Back during the Apple event in September when the iPhone 7 was revealed, Nintendo decided that would be the platform to unveil their next foray into mobile gaming in the form of Super Mario Run. It wasn't entirely clear if Super Mario Run was an infinite runner or had defined levels at the time, or what all features it would truly offer. What mattered was that it was Mario on mobile, and they even said it offer a one time fee with no microtransactions for full ownership.
What could go wrong? A classic platformer with simple controls should have translated to mobile well without much fuss. Well, to be blunt, Nintendo found a way to mess it up.
The premise of Super Mario Run is simple. Bowser has kidnapped Princess Peach, destroyed the Kingdom, and scattered the Toads. As Mario, it's up to you to race through the lands and fortresses of the Koopa King to find Peach. A simple, classic plot. The game even starts strong. You try out a level and get the hang of the running mechanics, automatically climbing over short objects, wall jumping, and enemy jumping. Not bad. You are taken to the Toad Rally, the minimal multiplayer aspect of the title, and are introduced to the Kingdom building and Toad rescue effort.
And then the game starts to fall apart.
To start, the game does not list a pricetag up front. If you are savvy to the progress of Super Mario Run, you understand there is a $10 cost associated with the full game. The pricing model alone is very open to criticism, carrying a heavy price to content ratio compared to similar fully featured free to play titles. You truly pay a premium for rehashed assets from the New Super Mario Bros series of games. Combined with the fact that they don't really hit you with the price until you get a taste of the first three levels of World 1 is a bit underhanded. It's understandable to give a taste before saying "please pay for the rest," but they need to do a lot more to make the cost of entry immediately apparent instead of making Super Mario Run falsely appear as a free to play title.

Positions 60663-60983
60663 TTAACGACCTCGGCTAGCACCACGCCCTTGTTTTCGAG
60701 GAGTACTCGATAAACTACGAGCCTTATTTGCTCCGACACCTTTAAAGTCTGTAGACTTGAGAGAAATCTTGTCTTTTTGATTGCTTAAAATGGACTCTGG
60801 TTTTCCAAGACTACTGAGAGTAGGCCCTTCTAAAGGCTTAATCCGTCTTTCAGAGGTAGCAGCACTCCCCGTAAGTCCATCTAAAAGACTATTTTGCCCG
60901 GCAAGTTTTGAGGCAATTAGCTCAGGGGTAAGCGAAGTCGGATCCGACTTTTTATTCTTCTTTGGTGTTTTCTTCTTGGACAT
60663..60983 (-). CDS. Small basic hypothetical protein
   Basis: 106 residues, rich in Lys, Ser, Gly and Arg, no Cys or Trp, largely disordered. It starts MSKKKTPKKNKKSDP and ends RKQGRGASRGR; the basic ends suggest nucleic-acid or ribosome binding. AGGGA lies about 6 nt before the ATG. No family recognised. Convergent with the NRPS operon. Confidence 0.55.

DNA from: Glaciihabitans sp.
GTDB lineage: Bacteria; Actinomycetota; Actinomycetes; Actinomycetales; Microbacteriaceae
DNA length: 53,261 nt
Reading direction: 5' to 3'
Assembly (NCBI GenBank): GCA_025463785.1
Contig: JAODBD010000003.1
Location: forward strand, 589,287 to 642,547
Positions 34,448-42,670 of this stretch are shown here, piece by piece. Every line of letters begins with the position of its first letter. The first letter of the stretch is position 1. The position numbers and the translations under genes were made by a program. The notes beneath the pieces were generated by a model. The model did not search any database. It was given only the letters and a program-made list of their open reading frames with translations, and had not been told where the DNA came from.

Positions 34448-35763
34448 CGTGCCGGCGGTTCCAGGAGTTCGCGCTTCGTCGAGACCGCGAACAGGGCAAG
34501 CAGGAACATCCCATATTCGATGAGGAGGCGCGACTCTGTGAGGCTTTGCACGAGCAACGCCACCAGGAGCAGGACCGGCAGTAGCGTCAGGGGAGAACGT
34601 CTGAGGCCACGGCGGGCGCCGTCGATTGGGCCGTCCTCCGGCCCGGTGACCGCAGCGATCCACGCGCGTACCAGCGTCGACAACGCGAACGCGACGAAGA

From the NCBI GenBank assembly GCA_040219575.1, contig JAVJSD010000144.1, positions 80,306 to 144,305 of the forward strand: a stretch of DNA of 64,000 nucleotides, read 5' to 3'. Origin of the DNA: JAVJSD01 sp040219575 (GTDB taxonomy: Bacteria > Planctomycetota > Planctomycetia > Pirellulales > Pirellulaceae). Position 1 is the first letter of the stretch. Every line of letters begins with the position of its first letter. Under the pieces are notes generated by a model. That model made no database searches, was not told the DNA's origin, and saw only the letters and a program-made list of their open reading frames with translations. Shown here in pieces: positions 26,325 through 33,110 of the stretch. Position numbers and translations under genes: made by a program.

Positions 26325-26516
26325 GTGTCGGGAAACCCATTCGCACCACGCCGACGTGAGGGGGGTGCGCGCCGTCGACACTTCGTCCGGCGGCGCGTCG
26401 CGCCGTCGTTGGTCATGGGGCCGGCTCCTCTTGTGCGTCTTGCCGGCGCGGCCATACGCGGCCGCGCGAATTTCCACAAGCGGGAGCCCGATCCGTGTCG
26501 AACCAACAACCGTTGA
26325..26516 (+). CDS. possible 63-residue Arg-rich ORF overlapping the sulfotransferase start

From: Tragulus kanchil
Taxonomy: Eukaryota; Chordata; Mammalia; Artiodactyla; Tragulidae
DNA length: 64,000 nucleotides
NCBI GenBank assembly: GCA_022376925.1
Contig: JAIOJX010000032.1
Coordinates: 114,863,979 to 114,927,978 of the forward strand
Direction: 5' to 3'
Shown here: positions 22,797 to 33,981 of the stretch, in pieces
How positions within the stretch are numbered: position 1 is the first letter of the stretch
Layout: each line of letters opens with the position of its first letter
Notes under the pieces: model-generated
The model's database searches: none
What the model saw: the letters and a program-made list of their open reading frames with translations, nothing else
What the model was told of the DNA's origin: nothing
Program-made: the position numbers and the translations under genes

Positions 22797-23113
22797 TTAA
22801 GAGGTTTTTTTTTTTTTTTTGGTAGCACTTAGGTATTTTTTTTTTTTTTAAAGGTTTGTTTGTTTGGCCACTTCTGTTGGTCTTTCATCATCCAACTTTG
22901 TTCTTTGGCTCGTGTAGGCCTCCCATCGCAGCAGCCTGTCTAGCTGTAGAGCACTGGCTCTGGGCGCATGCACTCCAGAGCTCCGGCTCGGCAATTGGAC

Once you get past the paywall, you steadily realize, the game has very little content. Super Mario Run has six worlds consisting of three regular levels and a boss level each. That means 24 levels that on average take less than a minute each to complete. That is a short game. Gameplay aspects like pausing blocks and even Boo Houses mix things up more than you would think at first, but these don't provide enough different or challenging content to make a major difference.
Now, in each level, you can collect five pink coins. If you get all five in a single run, you get 2 Toad Rally tickets, while clearing a world nets 10 Toad Rally Tickets. If you collect five pink coins, you unlock purple, then black, giving further opportunities to earn tickets. Once you try Toad Rally though, the drive to accomplish this for all but the most driven of completionists becomes negligible.
Toad Rally is a barebones multiplayer competitive mode where you play against other players and try to get as many coins as you can in a given time in a random level based on your completed worlds. Winning gets more Toads of varying colors that level up your castle in the Kingdom and unlock more assets to add. This entire effort yields nothing of importance though and quickly becomes boring and tedious. If Kingdom building provided additional levels or worlds, maybe it would matter, but it's just a poor attempt at fleshing out a lacking experience.
There are other small things like "missions," but nothing that warrants a deeper explanation or will sway final judgment. In the end, Super Mario Run is short, has little meaningful content, and feels like a level pack from Super Mario Maker was used to create the game. Even the most diehard of Nintendo fans should give this a pass and play a New Super Mario Bros title instead if you really need a Mario fix that matches the art style of Super Mario Run.
Either wait for more content or for the game to drop around 50% in cost. Until then, standard infinite runners offer the same level and quality of content at a much cheaper entry point. Save your money and give this one a pass.